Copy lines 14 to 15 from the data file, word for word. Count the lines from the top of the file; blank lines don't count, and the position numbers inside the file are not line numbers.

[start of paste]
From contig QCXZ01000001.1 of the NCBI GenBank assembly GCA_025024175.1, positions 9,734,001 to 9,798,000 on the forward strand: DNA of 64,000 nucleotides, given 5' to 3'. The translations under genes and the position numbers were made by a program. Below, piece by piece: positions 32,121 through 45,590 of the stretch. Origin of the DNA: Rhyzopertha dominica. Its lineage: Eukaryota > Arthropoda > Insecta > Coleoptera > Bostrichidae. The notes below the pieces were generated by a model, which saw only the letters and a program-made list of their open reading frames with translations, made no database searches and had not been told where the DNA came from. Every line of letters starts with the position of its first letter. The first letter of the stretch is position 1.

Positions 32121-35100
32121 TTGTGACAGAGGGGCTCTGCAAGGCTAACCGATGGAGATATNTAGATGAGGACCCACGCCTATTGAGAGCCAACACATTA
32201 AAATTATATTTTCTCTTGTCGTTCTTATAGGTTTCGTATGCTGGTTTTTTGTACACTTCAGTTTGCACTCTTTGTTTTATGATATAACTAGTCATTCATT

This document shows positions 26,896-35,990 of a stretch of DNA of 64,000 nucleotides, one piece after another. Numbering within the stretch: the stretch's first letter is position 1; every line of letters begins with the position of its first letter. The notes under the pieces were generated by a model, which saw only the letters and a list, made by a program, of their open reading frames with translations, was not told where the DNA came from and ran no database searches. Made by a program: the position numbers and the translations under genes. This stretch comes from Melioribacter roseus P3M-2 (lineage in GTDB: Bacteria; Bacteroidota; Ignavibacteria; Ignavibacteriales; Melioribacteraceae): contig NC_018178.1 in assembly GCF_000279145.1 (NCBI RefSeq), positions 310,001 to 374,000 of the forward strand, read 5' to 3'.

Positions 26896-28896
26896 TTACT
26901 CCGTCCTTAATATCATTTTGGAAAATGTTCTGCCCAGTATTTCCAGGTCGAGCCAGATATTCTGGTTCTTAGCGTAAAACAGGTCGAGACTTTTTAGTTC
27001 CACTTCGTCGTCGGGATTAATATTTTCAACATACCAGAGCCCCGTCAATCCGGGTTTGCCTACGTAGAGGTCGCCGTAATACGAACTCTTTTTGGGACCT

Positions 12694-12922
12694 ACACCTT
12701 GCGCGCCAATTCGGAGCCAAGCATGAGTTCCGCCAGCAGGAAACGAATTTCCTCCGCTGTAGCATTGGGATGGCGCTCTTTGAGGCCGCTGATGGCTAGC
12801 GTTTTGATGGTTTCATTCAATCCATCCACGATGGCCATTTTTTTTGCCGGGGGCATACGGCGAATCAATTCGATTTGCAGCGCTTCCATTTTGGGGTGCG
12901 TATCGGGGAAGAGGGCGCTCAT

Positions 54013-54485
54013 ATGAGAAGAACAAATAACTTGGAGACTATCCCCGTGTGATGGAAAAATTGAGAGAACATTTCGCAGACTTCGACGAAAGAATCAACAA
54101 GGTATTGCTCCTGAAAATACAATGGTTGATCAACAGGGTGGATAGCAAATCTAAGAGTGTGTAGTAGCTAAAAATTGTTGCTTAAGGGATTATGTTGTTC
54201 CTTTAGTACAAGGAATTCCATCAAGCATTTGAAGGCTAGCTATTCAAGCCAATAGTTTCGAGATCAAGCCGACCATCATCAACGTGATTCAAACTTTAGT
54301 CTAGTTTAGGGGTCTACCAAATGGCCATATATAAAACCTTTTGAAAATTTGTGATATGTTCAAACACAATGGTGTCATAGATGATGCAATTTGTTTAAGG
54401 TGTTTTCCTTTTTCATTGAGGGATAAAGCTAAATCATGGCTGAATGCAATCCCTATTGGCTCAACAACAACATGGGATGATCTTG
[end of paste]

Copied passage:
12901 TATCGGGGAAGAGGGCGCTCAT

Positions 54013-54485